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Find whether there are integer solutions to $7x^2+9y^2=3932$

Here's my attempt, I would like to know if it's correct please:

Lets assume $7x^2+9y^2=3932$ has integer solutions. That mean GCD of $x^2,y^2$ is 3932, or $(x^2,y^2)=3932$.

That means that there are $a,b \in \mathbb Z$ so that $x^2=3932a$, $y^2=3932b$.

And we know that $7x^2+9y^2=3932 \rightarrow 7\cdot 3932a+9\cdot 3932b=3932$

That means $7a+9b=1$, and since $(7,9)=1$, we can find such $a,b \in \mathbb Z$, using Euclid algorithem:

$9=1 \cdot 7 +2$

$7=3 \cdot 2 +1$

$2=2 \cdot 1+0$

Therefore, after calculations, I found:

$1=4 \cdot 7-3\cdot 9$

So $a=4$, $b=-3$. But we defined $y^2=3932b$, so we get $y^2$ to be negative. Therefore contraditon.

Is this a valid contradiction?

Thanks in advance for any assistance!

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Why does the first assumption imply that $x^2$ and $y^2$ have gcd $3932$? – user61527 Mar 7 '14 at 22:33
Personally I would look at this modulo $3$ – Mark Bennet Mar 7 '14 at 22:34
@T.Bongers to amplify $7\cdot 2+ 9 \cdot 3=41$. That doesn't mean the GCD of $2$ and $3$ is $41$. – Mark Bennet Mar 7 '14 at 22:36
I see... thank you. When does it mean that though? I wasn't taught this with much rigor... – charlie Mar 7 '14 at 22:37
One cannot (at least as I see) immediately conclude that $x^2$ and $y^2$ have no common factor: What we can conclude, however, is that the $(x^2, y^2)$ is a divisor of $3932$. More generally, any two linear combination of two numbers (in this case, a linear combination of $x^2$ and $y^2$) must be divisible by the GCD of the two numbers, but no more is true. @MarkBennet's suggestion of working modulo $3$ will help a lot, since we can immediately ignore the variable $y$ and only look at $x$. – user61527 Mar 7 '14 at 22:39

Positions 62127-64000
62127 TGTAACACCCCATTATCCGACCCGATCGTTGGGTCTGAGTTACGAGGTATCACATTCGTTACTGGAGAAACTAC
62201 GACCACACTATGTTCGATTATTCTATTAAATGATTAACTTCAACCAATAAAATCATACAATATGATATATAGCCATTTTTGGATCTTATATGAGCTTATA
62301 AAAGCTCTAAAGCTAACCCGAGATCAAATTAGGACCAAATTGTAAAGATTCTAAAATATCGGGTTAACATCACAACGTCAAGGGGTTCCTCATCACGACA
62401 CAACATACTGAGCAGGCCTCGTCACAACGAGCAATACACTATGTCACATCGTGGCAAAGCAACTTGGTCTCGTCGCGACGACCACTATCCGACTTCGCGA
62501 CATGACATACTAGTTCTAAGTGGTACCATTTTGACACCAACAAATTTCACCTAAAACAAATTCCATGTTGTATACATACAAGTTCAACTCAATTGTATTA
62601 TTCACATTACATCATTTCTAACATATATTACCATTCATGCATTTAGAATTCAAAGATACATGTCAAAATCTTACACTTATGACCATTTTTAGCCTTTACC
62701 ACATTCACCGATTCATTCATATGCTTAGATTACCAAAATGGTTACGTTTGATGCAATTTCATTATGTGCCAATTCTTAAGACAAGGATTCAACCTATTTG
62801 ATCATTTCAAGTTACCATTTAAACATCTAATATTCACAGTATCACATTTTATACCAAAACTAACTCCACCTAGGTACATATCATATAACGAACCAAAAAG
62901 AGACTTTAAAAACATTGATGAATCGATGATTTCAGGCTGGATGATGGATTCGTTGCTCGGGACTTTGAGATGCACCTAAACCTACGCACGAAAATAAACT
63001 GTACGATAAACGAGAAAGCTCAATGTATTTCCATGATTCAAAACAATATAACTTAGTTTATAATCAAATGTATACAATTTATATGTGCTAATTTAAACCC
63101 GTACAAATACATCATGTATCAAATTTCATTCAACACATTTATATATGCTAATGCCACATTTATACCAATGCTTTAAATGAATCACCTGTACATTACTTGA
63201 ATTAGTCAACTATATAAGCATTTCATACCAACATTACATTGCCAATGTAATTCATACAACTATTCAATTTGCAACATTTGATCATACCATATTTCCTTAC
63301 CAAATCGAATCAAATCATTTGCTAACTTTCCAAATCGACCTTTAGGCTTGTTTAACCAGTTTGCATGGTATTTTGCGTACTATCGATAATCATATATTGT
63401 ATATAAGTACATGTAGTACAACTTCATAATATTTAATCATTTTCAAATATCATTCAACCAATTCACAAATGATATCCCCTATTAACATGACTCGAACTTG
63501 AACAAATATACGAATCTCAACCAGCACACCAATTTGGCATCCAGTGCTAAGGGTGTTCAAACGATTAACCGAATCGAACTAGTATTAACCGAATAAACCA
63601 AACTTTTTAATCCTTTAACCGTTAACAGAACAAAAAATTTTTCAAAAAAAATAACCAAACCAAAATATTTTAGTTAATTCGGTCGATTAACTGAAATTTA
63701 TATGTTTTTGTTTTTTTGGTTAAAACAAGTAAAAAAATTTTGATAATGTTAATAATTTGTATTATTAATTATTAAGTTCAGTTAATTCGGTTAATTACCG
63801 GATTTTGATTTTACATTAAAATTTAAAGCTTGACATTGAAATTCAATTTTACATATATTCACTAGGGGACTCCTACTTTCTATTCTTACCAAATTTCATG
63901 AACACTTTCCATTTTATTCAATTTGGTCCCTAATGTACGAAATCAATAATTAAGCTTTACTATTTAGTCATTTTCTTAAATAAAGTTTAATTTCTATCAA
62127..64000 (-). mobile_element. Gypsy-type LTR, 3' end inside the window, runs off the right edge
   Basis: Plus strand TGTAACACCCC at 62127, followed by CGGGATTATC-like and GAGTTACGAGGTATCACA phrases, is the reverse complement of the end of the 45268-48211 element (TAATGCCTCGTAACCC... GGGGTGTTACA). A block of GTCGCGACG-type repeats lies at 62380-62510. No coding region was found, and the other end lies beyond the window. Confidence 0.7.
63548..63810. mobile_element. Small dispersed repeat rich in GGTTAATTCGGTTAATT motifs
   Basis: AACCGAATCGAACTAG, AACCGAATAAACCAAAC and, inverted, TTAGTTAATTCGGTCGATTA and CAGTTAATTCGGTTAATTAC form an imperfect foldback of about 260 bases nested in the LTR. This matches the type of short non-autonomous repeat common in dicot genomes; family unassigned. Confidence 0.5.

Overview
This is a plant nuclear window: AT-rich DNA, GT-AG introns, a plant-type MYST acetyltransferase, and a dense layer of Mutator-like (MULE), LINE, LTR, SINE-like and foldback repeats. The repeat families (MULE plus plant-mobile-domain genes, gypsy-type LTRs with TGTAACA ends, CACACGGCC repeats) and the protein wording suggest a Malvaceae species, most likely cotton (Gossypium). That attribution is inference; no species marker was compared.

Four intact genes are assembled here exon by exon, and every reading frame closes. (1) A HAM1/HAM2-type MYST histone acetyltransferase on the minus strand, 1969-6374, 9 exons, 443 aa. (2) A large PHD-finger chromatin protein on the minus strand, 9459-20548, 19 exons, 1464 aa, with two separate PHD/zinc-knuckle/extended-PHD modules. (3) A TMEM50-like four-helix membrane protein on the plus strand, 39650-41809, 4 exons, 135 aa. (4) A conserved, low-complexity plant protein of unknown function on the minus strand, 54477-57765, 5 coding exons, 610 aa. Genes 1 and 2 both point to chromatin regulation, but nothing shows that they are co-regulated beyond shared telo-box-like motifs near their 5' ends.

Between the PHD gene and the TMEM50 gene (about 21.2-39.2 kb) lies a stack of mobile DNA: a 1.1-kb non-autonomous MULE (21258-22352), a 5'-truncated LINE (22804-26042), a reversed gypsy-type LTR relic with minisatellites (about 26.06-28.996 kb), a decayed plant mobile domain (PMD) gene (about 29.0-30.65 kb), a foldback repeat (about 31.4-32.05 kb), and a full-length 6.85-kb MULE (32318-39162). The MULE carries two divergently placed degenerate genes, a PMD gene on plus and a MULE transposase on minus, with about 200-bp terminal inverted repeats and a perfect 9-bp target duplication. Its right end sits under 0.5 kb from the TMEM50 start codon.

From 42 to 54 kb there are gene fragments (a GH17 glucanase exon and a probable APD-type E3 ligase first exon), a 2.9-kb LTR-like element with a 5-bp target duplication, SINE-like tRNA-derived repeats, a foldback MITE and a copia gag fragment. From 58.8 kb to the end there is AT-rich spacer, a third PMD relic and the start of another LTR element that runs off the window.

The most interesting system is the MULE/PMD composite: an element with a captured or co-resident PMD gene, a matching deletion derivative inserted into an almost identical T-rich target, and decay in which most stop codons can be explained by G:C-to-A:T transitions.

up vote 2 down vote accepted

Notice that $7x^2 + 9y^2 = 67$ has a solution $(x,y) = (2,1)$. But this does not give that $\gcd(x^2,y^2) = 67$ here. So unfortunately, your reasoning does not hold.

On the other hand, if you reduce mod 3, you get $x^2 \equiv 2 \pmod 3$. The only squares mod 3 are $0$ and $1$, so there no solution.

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Why look mod $3$? - always useful to try small primes to see what might be going on. $3$ eliminates on term too, so simplifies things. If that didn't work I'd try mod $7$. And if that didn't work I'd have some clues as to how a solution might look. $2$ would be another prime to choose - but you might try mod $4$ or mod $8$. This doesn't always work, and there are other things to try - but it is cheap and easy if you can't see where else to begin. – Mark Bennet Mar 7 '14 at 23:19

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